Sermon Commentary for Sunday, February 26, 2017
Exodus 24:12-18 Commentary
Perhaps few preachers and teachers will tackle Exodus 24 as a stand-alone passage, even on Transfiguration Sunday. That’s, however, at least somewhat regrettable. The Spirit has, after all, embedded at least a few gems into this passage.
Exodus 24 functions as a kind of “swing chapter,” in the words of Old Testament scholar, Terrence Fretheim. We might also (far less eloquently) call it a kind of “peanut better and jelly” chapter. The Spirit “sandwiches” it, after all, between chapters 20-23 and 25-32’s guides for holy living. Among the things that distinguishes those two “slices of bread” is that while God speaks chapters 20-23 to all the people of Israel, God addresses chapters 25-32 to Moses, whom God, in turn, expects to relay that message to the Israelites.
Moses spends a fair bit of Exodus 19-33 clambering up and down Mt. Sinai, sometimes alone, sometimes with a hiking party. However, he’s always alone when he reaches its summit. There he sees and hears things no one on this side of the new creation’s curtain can even begin to imagine. After all, on Mount Sinai, Israel’s leader, encounters Yahweh, the living God of heaven and earth.
Exodus 24:1 reports that God calls Moses to leave most of the Israelites at Sinai’s base, but to take Aaron, Nadab and Abihu, as well as Israel’s seventy elders with him part way up the mountain. On their way, we learn in verse 10 (what the Lectionary for some unknown reason omits from its appointed text for this Sunday) that while they may join ancient cultures in expecting some kind of divine revelation, they actually glimpse the Divine himself: “the God of Israel.” We can only imagine how it must have made the Israelites’ eyes almost pop out of their heads and tongues nearly fall out of their mouths.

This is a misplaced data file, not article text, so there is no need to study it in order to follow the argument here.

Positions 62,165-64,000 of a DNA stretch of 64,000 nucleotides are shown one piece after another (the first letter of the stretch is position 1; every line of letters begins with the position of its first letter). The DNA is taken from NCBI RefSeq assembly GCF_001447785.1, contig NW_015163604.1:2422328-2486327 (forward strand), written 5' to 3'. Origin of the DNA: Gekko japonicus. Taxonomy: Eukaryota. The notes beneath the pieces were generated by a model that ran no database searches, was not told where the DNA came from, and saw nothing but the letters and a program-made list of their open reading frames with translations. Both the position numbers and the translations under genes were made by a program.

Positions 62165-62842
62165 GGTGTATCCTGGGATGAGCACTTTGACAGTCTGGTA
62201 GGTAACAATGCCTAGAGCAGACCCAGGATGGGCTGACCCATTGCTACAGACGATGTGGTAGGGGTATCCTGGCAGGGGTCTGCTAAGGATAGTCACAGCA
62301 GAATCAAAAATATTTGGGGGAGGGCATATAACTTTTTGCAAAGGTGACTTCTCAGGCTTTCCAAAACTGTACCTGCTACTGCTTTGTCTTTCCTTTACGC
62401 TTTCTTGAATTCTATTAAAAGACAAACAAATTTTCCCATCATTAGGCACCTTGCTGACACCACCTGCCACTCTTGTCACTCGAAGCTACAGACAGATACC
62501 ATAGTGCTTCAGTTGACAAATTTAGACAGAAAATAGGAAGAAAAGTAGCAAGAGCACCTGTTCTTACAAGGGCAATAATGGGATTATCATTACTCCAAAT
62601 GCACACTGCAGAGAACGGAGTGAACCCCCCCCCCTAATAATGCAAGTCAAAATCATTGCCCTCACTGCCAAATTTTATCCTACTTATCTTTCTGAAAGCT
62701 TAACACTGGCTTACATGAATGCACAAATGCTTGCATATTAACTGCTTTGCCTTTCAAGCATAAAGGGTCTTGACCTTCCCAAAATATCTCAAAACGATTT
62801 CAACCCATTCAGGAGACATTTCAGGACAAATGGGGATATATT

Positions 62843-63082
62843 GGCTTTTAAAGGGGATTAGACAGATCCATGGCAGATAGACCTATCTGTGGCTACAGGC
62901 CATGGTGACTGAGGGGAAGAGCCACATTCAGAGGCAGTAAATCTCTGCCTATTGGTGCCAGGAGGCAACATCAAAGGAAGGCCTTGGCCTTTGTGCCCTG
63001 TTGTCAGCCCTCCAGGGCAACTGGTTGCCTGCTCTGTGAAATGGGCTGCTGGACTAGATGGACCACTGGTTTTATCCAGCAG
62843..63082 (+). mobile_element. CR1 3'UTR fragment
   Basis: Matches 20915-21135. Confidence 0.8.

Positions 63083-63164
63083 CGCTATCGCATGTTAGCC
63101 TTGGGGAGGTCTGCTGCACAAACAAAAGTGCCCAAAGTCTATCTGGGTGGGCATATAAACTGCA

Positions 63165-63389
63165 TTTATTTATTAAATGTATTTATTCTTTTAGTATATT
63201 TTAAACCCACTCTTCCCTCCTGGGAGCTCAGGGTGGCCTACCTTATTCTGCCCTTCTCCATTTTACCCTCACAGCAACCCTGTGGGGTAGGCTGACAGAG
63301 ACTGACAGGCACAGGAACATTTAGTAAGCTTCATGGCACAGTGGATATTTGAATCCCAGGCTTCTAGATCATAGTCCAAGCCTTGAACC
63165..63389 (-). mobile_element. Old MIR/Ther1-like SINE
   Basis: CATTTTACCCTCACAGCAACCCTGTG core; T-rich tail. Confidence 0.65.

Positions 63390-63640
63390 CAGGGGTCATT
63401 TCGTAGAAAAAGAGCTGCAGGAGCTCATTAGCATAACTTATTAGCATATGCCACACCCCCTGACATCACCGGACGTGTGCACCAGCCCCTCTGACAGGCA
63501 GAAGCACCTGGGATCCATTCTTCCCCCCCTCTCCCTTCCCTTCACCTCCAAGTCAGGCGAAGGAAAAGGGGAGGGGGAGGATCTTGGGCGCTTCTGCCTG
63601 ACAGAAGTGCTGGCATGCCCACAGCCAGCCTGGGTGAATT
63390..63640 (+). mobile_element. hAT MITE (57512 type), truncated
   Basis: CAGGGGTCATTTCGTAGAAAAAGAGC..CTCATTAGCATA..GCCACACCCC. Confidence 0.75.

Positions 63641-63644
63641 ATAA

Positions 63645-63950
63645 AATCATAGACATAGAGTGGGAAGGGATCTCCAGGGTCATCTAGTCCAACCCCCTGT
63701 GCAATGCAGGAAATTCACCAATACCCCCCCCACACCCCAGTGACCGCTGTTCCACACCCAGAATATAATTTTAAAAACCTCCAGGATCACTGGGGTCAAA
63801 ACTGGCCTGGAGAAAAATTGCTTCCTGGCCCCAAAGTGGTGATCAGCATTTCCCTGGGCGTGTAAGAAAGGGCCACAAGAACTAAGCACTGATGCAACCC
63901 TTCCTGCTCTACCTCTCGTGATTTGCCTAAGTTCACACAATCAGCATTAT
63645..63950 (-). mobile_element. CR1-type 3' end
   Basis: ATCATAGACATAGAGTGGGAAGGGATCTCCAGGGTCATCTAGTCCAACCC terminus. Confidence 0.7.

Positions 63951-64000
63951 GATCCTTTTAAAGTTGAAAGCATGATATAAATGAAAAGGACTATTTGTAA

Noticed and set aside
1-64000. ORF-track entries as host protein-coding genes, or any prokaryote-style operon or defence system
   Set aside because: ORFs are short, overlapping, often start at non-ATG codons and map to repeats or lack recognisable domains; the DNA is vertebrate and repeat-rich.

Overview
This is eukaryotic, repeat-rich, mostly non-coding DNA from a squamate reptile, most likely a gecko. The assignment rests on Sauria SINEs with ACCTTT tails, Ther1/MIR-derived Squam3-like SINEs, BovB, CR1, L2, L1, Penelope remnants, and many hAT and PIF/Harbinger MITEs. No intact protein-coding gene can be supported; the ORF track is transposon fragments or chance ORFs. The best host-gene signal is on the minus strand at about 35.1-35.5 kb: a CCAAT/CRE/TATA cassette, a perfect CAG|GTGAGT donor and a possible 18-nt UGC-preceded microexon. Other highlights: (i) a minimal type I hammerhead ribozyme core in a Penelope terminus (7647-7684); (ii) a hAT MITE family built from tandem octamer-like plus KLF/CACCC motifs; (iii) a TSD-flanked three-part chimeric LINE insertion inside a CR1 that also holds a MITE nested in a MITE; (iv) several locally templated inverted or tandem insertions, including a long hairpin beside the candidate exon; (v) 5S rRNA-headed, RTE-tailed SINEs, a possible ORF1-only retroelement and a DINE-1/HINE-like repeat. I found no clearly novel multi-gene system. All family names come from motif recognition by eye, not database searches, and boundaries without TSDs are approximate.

Does this sight so rattle the members of the Israelite religious leaders’ hiking party so deeply that they forget to record what God looked like? After all, Exodus 24 doesn’t describe God’s physical appearance. It’s almost as if it can only stammer out what the ground on which God stood looks like: “something like a pavement made of sapphire, clear as the sky itself.” It’s all enough to make Exodus’ narrator marvel: “God did not raise his hand against these leaders of the Israelites; they saw God, they ate and they drank.” Is it almost a picture of God somehow almost sharing a kind of picnic with the Israelite leaders?
It’s no wonder, then, that when Moses obeys the Lord by telling all but Aaron to “Wait here for us until we come back to you,” those leaders don’t argue with him the way they so often do. Who on earth, after all, would want to risk running into the God of Israel a second time? Of course, those leaders eventually get so sick of waiting for Moses to come back to them that they do lethally dangerous things. But that’s another grim story for another Sunday.
In verse 12 of the text the Lectionary appoints for this Sunday, God picks up on verse 2’s theme by telling Moses to come closer so that God can give him “two tablets of stone, with the laws and commands” God has “written for” the Israelites’ instruction. Though our text doesn’t actually say so, it implies that Moses sheds even Joshua on the final leg of his climb to the top. After all, God has insisted even Joshua “must not come near” (2) the Lord.